FIFA To Meet To Replace Disgraced President Sepp Blatter
STEVE INSKEEP, HOST:
Soccer's world governing body, FIFA, hold its annual Congress on Friday. And in terms of drama, it's going to have a tough time beating last year's meeting.
(SOUNDBITE OF ARCHIVED RECORDING)
UNIDENTIFIED MAN: Seven senior FIFA officials arrested at the crack of dawn.
UNIDENTIFIED WOMAN: More than $150 million in bribes.
INSKEEP: Those arrests, brought by a U.S. Justice Department and FBI investigation, forced the resignation of FIFA's longtime president, Sepp Blatter, as comparisons to the Mafia were made. Let's talk now about where FIFA stands one year later. We're joined by Alexandra Wrage, who is an anti-bribery expert and a former member of FIFA's Independent Governance Committee. Welcome to the program.
ALEXANDRA WRAGE: Good morning. Thank you.
INSKEEP: I suppose we should remind people you do have a history with FIFA.
WRAGE: I do. I was on the Independent Governance Committee for about a year and half before resigning and departing that body.
INSKEEP: Independent governance sounds like a body that was supposed to be trying to keep them a little more honest. Did it work out?
WRAGE: That was certainly the idea. We were brought in to make recommendations. Mr. Blatter sat us down on the first day and said he didn't want his legacy to be this series of scandals, but that turned out not really to be the case.
INSKEEP: OK, so you went away, then there were these arrests, and now a year has passed. Is FIFA any better than it was?
WRAGE: No, it really isn't. I mean, the same people are in leadership roles. Mr. Blatter, of course, has stepped back, and he has an acting president in his place. But even after that first series of arrests, they re-elected Mr. Blatter several days afterwards, so there isn't a lot of appetite for reform there.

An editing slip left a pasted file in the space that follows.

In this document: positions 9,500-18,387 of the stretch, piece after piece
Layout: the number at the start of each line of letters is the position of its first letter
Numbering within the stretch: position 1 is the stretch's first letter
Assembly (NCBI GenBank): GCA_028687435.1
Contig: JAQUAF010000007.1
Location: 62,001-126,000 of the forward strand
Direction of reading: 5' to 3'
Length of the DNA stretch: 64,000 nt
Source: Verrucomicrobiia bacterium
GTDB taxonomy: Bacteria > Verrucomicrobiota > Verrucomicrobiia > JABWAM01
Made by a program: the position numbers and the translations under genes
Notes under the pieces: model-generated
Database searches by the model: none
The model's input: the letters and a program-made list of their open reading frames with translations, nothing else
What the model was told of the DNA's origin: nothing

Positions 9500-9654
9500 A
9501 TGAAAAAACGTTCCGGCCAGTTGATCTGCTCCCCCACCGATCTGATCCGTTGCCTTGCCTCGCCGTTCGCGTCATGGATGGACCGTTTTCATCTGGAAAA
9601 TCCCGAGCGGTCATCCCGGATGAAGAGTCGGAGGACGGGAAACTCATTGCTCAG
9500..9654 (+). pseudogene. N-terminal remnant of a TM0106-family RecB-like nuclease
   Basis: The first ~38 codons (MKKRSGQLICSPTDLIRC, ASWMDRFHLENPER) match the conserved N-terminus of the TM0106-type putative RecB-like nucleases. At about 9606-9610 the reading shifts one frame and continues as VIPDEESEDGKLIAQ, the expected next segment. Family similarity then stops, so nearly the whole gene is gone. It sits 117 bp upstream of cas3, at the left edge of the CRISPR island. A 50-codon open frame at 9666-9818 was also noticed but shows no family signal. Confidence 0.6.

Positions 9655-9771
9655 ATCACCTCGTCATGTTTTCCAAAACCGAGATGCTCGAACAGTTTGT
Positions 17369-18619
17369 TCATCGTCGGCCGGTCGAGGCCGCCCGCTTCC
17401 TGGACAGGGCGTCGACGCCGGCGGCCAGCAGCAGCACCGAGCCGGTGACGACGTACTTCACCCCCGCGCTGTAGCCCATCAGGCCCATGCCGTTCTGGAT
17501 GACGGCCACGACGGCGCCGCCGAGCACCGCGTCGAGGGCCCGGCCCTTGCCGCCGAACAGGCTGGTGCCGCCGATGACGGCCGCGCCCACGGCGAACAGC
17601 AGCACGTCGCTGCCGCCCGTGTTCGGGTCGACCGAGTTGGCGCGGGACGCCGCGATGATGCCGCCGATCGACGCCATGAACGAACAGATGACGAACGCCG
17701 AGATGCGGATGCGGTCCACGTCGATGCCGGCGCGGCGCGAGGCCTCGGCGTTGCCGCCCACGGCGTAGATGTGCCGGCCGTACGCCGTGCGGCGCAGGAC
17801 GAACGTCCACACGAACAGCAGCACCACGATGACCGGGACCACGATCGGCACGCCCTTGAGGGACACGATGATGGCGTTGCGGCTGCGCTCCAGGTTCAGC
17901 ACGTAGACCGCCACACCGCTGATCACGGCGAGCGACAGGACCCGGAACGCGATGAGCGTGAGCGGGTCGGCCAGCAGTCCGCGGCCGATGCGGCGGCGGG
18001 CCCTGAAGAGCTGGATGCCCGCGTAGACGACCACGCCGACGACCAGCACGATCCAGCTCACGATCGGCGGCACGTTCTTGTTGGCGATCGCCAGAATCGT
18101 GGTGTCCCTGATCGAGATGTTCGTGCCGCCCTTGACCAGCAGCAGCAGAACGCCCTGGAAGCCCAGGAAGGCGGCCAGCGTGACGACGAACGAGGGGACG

INSKEEP: Who was it that re-elected Sepp Blatter exactly?
WRAGE: So that's the Congress, one vote per football association, and it's the same people who will be voting on Friday.
INSKEEP: Are you essentially saying that the entire world of soccer is corrupt?
WRAGE: Certainly the majority, I think there are a few isolated reformers who aren't getting much traction. But it's the same people in place, and they have a really good gig. They, I think, like things exactly the way they are, and we shouldn't expect change.
INSKEEP: Well, now there's another election. It's time to elect another president. What do you think of the candidates?
WRAGE: Well, its - the whole situation is sort of rigged for an insider. You can't run for this position unless you've had experience inside the football community. So we don't have anybody who is going to be a champion every forum. They know who they're dealing with, they know what the expectations of the voters are, and so they're playing to that, and it's really going to be more of the same.
INSKEEP: What would be the key to reforming this organization?
WRAGE: I think what has to happen is an independent body has to come in, push through the reforms, put some independent, truly independent people in place for oversight. The players and the fans are the product and the consumer here, and they have no voice at all.
INSKEEP: Well, let me ask about this. Is it possible that the fans really just don't care as long as the games are played?
WRAGE: No, I really don't think that's the case. When I first joined the Independent Governance Committee, I got hundreds of emails and messages from people saying, do something. Clean this organization up. We love the game. We hate FIFA. But there is a sense of real powerlessness because FIFA is this closed loop where they're all just speaking to each other. And then every four years, they put on the World Cup, and fans can't stop themselves. They want the game.
INSKEEP: One other thing, the United States competed against other countries including Qatar for the 2022 World Cup. Qatar won. It's now been revealed that there was bribery involved in that decision. Do you believe that that World Cup will go ahead in Qatar?
WRAGE: I believe it will go ahead, and I don't think it should. A majority of people who voted for Qatar has been discredited. It's dangerous heat. There are horrifying human rights records there. They should not get the World Cup, but I believe they will.
INSKEEP: Alexandra Wrage is an anticorruption expert and president of TRACE International. Thanks very much.
WRAGE: Thank you. Transcript provided by NPR, Copyright NPR.